Q: There are questions about the reliability of science-based knowledge and studies themselves. One concern is industry influence in genetic science. How can we trust the objectivity of the studies?

A: One thing that’s really important in science is this idea of reproducibility and scientific consensus. You should never believe me. You should never believe one scientist. You need to go with the consensus. So that’s why I showed you the scientific consensus slide. So each of those organizations — for example, the American Association for the Advancement of Science, the National Research Council of the National Academy of Scientists — these are the reports and the consensus of thousands of scientists. You never want to go with one industry report or one report that you see on the Internet from some activist group that’s trying to sell you something. You really want to go with this broad scientific consensus. So I hope that helps. Oh, and so industry, obviously there’s many scientists in industry, obviously they have a lot of influence, a lot of money and sometimes their websites on industry pages are actually very informative but you have to take it with a grain of salt because they’re trying to sell you something. That’s why I encourage you to go to non-profit sources. This idea I’ve heard over the past few years that all academic scientists are owned by Monsanto, but I haven’t see that and I don’t believe there’s this large conspiracy for corporations to control all the scientists around the world. In fact I looked this up at UC Davis, I don’t have any industry funding, and I looked up well how many of my colleagues are funded by Monsanto? So we have a very large research budget, almost a billion dollars every year and less than one tenth of one percent of that funding came from Monsanto last year. So it’s not enough to influence scientists.

Q: Can you provide an example of unintended consequences of using GMOs?

A: There’s a couple unintended consequences. I’ll give you an example for just conventional breeding. One unintended consequence of celery breeding that the National Research Council talks about is there was a development of insect resistant celery that was very effective. So the resistance, what you’re doing is you’re bringing in different compounds because, to make resistance, you have some kind of naturally occurring compound. And there were some farmers that, when they were harvesting the celery, they got a rash on their hand. That’s an unintended consequence because the goal of that breeding experiment was to develop resistant celery varieties. And they were successful, but they also had some farmers developed a rash so they had to start harvesting with gloves. So, that’s an example of an unintended consequence. With genetic engineering — so far — there has not been negative unintended consequences to human health. There has been an unintended consequence that’s been positive, which is in Africa using Bt corn. It turns out not only does it resist insects, but farmers actually have to store their corn for a long time, and in storage insects will make some damage into the corn allowing a very dangerous fungus to infiltrate the corn and produce fumonisins which can be toxic. So they found that the Bt corn also had much much less fumonisins. So that’s another unintended consequence. So these are the kinds of unintended consequences people talk about. And of course if you think about the production aspect, there’s another type of genetically engineered variety called herbicide tolerant crops. These have become very popular because 99 percent of farmers spray herbicides except for organic farmers. So they’ve engineered different varieties to produce a resistance to a non-toxic herbicide, again it’s less toxic than table salt. It’s been very good for enhancing soil fertility and conservation tillage and it’s reduced a lot of the toxic compounds in the environment so there have been a lot of positive aspects of it. But it’s so popular that many many farmers are growing this and they’re spraying a lot of glyphosate, which is Roundup, which is considered a once-in-a-lifetime type of compound because it’s non-toxic so there’s weeds that develop resistance. So that’s a problem that has to be managed and it’s really important to manage that with integrative agricultural practices.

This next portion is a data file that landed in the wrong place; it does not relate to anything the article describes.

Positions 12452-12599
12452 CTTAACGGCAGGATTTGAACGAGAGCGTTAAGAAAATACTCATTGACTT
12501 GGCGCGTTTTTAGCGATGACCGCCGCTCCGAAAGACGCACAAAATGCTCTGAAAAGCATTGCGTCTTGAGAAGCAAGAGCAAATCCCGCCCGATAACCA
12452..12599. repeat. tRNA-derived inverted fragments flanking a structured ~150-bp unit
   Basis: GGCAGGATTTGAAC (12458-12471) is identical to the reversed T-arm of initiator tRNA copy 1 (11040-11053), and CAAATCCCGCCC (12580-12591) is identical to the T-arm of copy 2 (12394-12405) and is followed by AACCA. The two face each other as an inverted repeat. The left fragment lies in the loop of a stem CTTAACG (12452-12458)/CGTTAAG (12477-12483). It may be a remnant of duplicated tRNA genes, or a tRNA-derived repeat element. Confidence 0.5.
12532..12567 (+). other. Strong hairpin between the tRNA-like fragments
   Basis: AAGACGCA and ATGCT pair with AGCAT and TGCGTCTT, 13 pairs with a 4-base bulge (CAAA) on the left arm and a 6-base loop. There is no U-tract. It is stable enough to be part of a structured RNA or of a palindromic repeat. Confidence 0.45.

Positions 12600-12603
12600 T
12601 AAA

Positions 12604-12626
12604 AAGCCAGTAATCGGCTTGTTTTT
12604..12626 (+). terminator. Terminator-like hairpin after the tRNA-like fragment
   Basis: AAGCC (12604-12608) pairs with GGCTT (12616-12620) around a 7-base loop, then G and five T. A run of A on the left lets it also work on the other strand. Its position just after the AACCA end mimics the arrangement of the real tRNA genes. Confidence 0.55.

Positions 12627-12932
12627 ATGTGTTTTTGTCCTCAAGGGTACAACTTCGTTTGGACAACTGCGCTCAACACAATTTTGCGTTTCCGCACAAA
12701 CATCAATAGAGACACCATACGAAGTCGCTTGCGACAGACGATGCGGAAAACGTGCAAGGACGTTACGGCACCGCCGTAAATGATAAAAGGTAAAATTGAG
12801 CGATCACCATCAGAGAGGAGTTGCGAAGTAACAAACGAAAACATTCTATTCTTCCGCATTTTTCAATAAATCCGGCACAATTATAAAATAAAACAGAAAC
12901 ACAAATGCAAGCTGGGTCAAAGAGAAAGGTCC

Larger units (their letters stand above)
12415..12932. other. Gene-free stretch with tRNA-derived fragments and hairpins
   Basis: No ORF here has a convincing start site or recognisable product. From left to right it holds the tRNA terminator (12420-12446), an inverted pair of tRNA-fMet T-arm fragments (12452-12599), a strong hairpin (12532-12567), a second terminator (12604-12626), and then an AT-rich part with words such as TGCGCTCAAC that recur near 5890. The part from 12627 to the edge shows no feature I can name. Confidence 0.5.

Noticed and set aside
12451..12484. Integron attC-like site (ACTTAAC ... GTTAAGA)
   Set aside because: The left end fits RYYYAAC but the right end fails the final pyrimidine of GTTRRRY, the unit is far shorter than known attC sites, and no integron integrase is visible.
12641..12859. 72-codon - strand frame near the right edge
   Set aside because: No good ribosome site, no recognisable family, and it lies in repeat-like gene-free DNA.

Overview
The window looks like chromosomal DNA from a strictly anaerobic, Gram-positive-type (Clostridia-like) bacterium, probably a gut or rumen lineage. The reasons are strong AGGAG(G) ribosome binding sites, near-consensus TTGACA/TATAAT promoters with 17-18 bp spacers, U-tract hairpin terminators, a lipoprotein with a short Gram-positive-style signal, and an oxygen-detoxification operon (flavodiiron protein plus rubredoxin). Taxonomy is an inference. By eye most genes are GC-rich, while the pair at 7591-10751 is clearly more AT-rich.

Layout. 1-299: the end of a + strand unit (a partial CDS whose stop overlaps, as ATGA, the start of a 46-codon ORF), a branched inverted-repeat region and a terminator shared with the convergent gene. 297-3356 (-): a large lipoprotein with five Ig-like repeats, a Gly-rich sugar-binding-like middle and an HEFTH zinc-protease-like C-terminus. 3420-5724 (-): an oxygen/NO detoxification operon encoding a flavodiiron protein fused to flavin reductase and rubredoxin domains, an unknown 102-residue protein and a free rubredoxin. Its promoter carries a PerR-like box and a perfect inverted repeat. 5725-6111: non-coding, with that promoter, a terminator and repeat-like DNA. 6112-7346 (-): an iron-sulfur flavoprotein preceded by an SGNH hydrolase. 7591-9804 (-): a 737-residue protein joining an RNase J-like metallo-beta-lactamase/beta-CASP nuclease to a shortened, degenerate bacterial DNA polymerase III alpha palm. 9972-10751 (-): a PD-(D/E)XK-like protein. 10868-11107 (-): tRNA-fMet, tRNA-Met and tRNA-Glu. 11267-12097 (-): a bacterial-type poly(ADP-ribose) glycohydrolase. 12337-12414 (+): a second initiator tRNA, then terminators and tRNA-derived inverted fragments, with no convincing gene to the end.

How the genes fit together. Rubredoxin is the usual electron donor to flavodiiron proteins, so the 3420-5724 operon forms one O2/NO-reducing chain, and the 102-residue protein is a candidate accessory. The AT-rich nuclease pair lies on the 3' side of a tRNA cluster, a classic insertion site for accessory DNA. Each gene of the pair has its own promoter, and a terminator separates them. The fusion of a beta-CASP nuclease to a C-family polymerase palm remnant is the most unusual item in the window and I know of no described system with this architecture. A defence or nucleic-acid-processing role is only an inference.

—Transcribed by Emma Foehringer Merchant